San Francisco teacher writes in op-ed: Bernie Sanders’ mittens a ‘lesson in white privilege’

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A San Francisco high school teacher wrote an Op-ed claiming Sen. Bernie Sanders “manifests privilege” for wearing his meme-evoking inauguration outfit.

Ingrid Seyer-Ochi, a former UC Berkeley professor, wrote in the San Francisco Chronicle that the Vermont senator’s choice of recycled wool mittens mittens was integrated into her class discussion on US diversity and discrimination.

Initially, on Inauguration Day, Seyer-Ochi said her class talked about the deeper meanings of the historic day — including “the vulnerability of democracy” and “the power of ritual” and gender.

Sanders, the teacher said, was not even on their radar until he became an instant internet sensation over his mittens and brown parka.

“I puzzled and fumed as an individual as I strove to be my best possible teacher. What did I see? What did I think my students should see?” Seyer-Ochi wrote.

“A wealthy, incredibly well-educated and -privileged white man, showing up for perhaps the most important ritual of the decade, in a puffy jacket and huge mittens.”

The senator, she said, “manifests privilege, white privilege, male privilege and class privilege, in ways that my students could see and feel.”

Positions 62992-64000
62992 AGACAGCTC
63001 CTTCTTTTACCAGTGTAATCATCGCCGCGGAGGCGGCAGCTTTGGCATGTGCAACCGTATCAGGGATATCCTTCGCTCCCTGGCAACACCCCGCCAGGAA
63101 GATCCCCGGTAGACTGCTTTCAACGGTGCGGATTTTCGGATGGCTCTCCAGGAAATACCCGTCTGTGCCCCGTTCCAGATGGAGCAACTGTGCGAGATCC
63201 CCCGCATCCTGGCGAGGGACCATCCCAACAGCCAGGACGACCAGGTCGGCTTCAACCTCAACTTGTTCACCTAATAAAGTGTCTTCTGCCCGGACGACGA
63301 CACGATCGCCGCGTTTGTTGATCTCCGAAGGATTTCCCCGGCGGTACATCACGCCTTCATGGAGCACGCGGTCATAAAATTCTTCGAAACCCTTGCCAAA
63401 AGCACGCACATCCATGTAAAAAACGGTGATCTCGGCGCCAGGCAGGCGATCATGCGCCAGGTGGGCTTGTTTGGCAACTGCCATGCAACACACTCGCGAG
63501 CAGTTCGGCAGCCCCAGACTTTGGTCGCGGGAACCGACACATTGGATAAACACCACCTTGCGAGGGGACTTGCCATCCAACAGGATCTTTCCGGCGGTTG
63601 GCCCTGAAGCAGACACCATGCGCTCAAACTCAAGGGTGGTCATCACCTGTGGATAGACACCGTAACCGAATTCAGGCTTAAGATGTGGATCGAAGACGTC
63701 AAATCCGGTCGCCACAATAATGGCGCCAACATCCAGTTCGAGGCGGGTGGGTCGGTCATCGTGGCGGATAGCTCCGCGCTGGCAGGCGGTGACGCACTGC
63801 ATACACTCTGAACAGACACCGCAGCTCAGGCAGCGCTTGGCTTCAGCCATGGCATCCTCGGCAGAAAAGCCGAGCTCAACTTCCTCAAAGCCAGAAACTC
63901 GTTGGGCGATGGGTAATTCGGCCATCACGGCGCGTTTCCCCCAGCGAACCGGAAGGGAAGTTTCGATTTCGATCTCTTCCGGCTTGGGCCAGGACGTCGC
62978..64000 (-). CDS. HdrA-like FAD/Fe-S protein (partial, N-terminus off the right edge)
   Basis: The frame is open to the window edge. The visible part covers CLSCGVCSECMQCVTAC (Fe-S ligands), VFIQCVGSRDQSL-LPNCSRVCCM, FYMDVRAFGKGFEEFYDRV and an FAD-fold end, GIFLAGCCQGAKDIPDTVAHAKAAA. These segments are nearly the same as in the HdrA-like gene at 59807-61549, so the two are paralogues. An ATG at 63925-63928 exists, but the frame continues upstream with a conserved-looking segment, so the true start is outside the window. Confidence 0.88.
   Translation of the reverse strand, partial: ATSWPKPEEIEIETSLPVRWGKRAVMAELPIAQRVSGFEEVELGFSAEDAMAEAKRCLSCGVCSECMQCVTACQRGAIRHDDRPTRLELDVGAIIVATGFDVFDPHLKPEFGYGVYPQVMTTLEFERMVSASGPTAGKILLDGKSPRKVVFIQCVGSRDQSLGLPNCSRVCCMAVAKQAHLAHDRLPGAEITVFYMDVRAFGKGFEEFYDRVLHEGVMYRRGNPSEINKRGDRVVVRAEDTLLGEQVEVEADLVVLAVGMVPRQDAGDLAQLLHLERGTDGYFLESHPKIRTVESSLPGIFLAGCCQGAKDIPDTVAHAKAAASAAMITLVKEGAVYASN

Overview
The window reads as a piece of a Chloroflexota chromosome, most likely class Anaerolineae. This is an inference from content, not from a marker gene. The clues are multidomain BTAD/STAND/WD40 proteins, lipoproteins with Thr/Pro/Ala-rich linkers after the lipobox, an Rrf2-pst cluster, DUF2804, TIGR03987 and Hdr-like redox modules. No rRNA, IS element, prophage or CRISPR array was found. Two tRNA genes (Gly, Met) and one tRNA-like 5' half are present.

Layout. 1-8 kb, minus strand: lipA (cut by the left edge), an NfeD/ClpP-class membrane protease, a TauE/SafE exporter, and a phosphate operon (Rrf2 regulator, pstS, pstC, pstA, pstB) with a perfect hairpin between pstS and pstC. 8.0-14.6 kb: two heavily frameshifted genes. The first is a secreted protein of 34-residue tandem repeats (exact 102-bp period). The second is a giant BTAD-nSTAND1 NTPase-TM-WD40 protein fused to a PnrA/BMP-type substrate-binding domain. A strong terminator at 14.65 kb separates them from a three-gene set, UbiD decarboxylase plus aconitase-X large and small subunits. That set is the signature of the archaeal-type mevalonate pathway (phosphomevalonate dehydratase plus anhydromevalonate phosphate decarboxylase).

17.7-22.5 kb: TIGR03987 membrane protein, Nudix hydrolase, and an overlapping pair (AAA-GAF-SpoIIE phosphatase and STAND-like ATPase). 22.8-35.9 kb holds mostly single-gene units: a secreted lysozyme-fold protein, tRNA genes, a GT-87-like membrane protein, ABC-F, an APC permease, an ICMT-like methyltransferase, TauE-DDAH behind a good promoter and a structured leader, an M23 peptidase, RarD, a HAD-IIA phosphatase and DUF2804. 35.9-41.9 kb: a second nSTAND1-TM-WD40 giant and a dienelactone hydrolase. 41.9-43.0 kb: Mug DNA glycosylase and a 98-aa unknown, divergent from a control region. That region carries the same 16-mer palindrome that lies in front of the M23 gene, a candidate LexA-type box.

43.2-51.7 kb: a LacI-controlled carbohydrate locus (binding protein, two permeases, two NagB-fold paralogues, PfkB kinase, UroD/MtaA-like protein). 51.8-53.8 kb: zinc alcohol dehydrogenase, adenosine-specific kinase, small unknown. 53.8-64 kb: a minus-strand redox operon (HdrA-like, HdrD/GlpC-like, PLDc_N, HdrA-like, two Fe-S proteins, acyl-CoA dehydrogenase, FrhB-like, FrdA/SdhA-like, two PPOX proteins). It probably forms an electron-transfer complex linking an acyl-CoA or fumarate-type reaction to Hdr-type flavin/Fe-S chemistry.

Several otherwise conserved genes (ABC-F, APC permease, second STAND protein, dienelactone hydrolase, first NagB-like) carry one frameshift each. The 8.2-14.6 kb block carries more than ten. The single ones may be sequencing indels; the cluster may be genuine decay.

Seyer-Ochi said in the op-ed that many people without privilege would not be able to dress like Sanders did on such an occasion.

“I don’t know many poor, or working class, or female, or struggling-to-be-taken-seriously folk who would show up at the inauguration of our 46th president dressed like Bernie,” she said.

The op-ed left many people on social media scratching their heads.

“So Bernie represents the terrible privilege of the white & rich because he *reads article* didn’t wear expensive clothes,” one commenter on Twitter wrote.

“Apparently it is privilege to dress comfortably and NOT privilege to wear expensive designer clothing while the media talks about ensembles like it’s a red carpet event,” another Twitter user commented.

A third person on Twitter wrote: “The only ‘privilege’ I see right now is being able to publish a bad faith opinion piece in a newspaper with a paywall,” one commenter on Twitter wrote.

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